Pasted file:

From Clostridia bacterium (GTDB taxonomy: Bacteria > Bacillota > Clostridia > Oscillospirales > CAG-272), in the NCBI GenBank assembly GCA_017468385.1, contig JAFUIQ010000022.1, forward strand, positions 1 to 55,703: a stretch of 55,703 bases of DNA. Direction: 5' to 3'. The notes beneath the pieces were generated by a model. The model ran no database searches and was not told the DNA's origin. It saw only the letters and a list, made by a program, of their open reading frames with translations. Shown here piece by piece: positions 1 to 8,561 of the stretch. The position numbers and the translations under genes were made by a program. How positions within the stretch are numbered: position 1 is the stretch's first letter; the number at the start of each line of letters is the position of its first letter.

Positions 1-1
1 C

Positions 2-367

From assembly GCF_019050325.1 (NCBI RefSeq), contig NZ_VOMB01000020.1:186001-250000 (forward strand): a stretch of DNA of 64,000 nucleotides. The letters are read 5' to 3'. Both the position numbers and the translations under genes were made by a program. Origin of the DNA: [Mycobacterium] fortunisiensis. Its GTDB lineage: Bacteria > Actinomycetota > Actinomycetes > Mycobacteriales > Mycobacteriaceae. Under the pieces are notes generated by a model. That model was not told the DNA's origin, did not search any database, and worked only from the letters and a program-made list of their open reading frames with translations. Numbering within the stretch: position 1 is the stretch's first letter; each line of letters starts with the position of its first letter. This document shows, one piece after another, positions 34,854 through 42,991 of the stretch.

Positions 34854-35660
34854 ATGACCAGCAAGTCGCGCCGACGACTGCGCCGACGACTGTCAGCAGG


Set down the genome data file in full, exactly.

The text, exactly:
From Clostridia bacterium (GTDB taxonomy: Bacteria > Bacillota > Clostridia > Oscillospirales > CAG-272), in the NCBI GenBank assembly GCA_017468385.1, contig JAFUIQ010000022.1, forward strand, positions 1 to 55,703: a stretch of 55,703 bases of DNA. Direction: 5' to 3'. The notes beneath the pieces were generated by a model. The model ran no database searches and was not told the DNA's origin. It saw only the letters and a list, made by a program, of their open reading frames with translations. Shown here piece by piece: positions 1 to 8,561 of the stretch. The position numbers and the translations under genes were made by a program. How positions within the stretch are numbered: position 1 is the stretch's first letter; the number at the start of each line of letters is the position of its first letter.

Positions 1-1
1 C

Positions 2-367

From assembly GCF_019050325.1 (NCBI RefSeq), contig NZ_VOMB01000020.1:186001-250000 (forward strand): a stretch of DNA of 64,000 nucleotides. The letters are read 5' to 3'. Both the position numbers and the translations under genes were made by a program. Origin of the DNA: [Mycobacterium] fortunisiensis. Its GTDB lineage: Bacteria > Actinomycetota > Actinomycetes > Mycobacteriales > Mycobacteriaceae. Under the pieces are notes generated by a model. That model was not told the DNA's origin, did not search any database, and worked only from the letters and a program-made list of their open reading frames with translations. Numbering within the stretch: position 1 is the stretch's first letter; each line of letters starts with the position of its first letter. This document shows, one piece after another, positions 34,854 through 42,991 of the stretch.

Positions 34854-35660
34854 ATGACCAGCAAGTCGCGCCGACGACTGCGCCGACGACTGTCAGCAGG